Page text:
In late 2012, rumors swirled that Miley Cyrus had “stolen” a song from Beyonce thanks to mysterious tweets from a songwriter who claimed to have knowledge of the situation. The Bey Hive was furious. The internet was outraged. And this was before the allegedly swiped song had even been identified, much less recorded.
“Beyonce song now becoming a Miley Cyrus song?!!” English songwriter Sacha Skarbek said in a now-deleted tweet. “Good/bad? I don’t know??!!!!”
The fury died down, as it always does, but once “Wrecking Ball” became a certifiable hit (with Skarbek listed as a writer on the track), the controversy re-erupted. Radar Online did some basic digging in early 2014 and slapped one hell of an inflammatory headline (“DOES MILEY CYRUS OWE BEYONCE HER CAREER?”) onto a mostly benign post. It was enough to incite instigatory “content” from other outlets who could benefit from a Bey-Miley feud. Within 24 hours Hollywood Life had projectile vomited a string of erroneous Beyonce-bashing Miley quotes, claiming they’d appear in an upcoming LOVE Magazine cover story. To wit:
“I got the total package you know, the curves, the rhythm, and the voice. I’m just the best … As Beyonce grows in motherhood and all the crap it does to your body, it will create a vacuum for fresh young faces to rise up and no one else can properly fill that void right now … I’m the only white female singer that could fill that slot right now and do it right, you know? I’m just the total package, you know?”
Song-stealing outrage and fake quotes make for good artificial theatre. But the true story behind “Wrecking Ball” has more nuance and emotion than your typical diva battle, with much of the intrigue generated not by the performers, but by the considerable talent responsible for writing and composing the song.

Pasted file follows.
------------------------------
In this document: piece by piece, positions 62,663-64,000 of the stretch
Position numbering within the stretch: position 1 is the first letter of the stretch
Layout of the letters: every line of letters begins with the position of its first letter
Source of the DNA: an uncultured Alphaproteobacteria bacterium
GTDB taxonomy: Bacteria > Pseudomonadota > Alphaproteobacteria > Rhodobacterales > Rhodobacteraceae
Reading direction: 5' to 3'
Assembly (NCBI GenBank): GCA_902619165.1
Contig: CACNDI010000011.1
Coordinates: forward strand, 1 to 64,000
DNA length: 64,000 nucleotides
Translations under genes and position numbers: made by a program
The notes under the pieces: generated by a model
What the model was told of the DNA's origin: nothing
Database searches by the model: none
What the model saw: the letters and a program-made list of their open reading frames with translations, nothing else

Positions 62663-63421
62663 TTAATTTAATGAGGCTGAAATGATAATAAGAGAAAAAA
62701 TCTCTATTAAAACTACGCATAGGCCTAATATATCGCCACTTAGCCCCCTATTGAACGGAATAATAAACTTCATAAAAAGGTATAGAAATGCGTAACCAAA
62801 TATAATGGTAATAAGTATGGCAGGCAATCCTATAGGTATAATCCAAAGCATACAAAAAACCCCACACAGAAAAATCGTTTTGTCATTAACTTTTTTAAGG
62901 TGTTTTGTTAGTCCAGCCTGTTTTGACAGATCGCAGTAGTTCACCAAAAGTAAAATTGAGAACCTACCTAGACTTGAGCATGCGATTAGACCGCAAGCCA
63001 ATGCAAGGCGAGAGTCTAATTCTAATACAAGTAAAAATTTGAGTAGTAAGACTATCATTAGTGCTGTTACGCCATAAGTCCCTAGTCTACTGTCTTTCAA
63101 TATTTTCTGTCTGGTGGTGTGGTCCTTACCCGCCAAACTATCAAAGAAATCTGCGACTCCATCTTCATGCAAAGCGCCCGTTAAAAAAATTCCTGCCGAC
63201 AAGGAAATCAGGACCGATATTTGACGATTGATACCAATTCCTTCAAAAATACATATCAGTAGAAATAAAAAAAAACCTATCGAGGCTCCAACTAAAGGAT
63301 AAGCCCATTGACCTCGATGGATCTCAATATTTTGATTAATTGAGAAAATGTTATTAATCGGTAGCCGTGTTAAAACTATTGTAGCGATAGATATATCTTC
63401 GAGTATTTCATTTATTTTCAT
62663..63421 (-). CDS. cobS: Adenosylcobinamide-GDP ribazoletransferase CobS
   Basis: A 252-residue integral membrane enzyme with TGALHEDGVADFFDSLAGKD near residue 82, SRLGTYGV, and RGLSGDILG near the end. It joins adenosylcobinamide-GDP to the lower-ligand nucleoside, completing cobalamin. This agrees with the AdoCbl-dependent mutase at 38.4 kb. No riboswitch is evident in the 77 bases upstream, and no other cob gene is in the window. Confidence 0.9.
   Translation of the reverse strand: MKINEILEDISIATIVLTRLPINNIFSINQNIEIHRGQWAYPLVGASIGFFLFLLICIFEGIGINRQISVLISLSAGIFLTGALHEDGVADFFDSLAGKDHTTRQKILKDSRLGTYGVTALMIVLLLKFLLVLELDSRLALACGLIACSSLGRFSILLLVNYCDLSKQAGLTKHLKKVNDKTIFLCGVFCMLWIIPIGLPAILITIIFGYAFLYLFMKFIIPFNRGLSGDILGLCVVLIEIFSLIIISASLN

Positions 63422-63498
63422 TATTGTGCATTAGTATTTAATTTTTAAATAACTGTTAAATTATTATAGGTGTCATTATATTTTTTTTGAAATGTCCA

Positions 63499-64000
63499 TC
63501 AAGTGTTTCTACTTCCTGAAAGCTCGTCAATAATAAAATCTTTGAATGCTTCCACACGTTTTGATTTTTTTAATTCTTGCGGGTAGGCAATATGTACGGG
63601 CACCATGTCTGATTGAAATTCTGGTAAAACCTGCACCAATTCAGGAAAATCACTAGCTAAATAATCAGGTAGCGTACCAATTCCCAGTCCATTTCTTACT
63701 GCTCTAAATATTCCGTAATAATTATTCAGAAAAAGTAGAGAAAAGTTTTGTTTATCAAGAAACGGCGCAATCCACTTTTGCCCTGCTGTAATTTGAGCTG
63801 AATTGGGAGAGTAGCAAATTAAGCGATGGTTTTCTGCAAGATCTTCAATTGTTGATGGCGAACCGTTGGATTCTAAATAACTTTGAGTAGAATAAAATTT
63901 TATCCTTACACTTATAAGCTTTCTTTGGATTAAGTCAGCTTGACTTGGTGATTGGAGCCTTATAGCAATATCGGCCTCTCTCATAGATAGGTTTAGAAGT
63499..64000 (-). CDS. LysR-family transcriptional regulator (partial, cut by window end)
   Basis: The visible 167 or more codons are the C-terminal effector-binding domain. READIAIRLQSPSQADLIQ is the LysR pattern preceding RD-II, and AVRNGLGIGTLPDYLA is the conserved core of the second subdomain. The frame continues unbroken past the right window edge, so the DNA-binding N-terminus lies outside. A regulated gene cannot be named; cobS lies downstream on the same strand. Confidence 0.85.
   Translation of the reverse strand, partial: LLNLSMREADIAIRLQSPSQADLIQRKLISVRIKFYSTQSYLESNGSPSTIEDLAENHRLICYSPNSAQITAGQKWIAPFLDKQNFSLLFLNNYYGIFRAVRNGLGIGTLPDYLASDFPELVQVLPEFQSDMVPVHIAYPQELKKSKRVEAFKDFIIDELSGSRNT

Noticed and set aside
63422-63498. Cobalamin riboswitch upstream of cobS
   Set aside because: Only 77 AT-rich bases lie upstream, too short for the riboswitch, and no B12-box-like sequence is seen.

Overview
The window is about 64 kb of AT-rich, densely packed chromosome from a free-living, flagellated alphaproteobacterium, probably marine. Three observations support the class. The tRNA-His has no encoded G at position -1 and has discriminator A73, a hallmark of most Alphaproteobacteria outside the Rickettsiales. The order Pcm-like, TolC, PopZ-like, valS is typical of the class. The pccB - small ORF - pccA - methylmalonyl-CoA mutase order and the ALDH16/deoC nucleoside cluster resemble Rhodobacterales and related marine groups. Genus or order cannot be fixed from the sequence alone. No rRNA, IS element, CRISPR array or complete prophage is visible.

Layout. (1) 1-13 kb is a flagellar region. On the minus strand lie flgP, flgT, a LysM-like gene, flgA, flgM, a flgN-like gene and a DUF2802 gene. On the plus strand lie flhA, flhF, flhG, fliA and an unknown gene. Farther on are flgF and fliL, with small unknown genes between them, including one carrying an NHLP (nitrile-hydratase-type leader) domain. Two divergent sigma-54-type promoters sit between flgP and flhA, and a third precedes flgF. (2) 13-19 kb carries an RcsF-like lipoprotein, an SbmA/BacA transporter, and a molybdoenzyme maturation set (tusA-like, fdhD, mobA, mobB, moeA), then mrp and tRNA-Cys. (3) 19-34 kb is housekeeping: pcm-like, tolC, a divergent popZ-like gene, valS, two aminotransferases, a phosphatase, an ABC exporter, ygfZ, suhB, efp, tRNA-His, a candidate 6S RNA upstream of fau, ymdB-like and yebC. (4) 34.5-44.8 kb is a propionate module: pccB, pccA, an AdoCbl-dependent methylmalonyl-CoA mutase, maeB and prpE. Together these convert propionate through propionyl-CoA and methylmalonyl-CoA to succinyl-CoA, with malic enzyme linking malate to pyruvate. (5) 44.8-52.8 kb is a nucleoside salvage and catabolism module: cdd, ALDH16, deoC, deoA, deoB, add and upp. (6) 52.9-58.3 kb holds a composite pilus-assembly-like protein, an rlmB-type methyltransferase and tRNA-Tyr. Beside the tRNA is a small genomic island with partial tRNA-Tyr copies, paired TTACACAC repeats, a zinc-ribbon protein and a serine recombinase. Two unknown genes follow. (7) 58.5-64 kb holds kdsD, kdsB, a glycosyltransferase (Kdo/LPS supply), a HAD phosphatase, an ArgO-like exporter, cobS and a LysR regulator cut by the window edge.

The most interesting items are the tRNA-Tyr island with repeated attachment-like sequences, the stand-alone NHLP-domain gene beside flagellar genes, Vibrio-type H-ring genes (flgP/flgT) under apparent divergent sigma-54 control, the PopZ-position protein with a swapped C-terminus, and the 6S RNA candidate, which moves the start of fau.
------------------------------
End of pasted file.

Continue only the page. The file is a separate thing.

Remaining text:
The Beyonce Session
During a pair of concerts in the United Arab Emirates last week, Grammy- and Oscar-nominated composer and pianist Stephan Moccio offered first-hand insight into the writing session that produced “Wrecking Ball” — and how the song ended up in Miley’s hands rather than Beyonce’s toned arms.
On Tuesday night, within the walls of a 19th century open-aired desert fortress rich in Abu Dhabi history, Moccio settled in to play “Wrecking Ball” for an intimate group of local dignitaries. The cozy piano recital was part of the region’s Abu Dhabi Classics series, meant to expand Emirati exposure to the arts, and Moccio was taking delight in telling the stories behind his most famous pieces (including hits for The Weeknd and Celine Dion, as well as the theme for the Vancouver Olympics) before playing piano versions of each song. But as he prepared to play “Wrecking Ball” for the exclusive group gathered under the Arabian moon inside Al Ain’s Al Jahili Fort, he seemed apprehensive about launching into this particular backstory.
As Moccio tentatively told it, his publisher, Universal Music Publisher Group, had put him in a room with fellow accomplished multi-hyphenates Skarbek (who’s written for James Blunt, Lana Del Rey, and Adele, among others) and Maureen “MoZella” McDonald (One Direction, Rihanna, Madonna, the list goes on).
The purpose of the session: To write a song for Beyonce.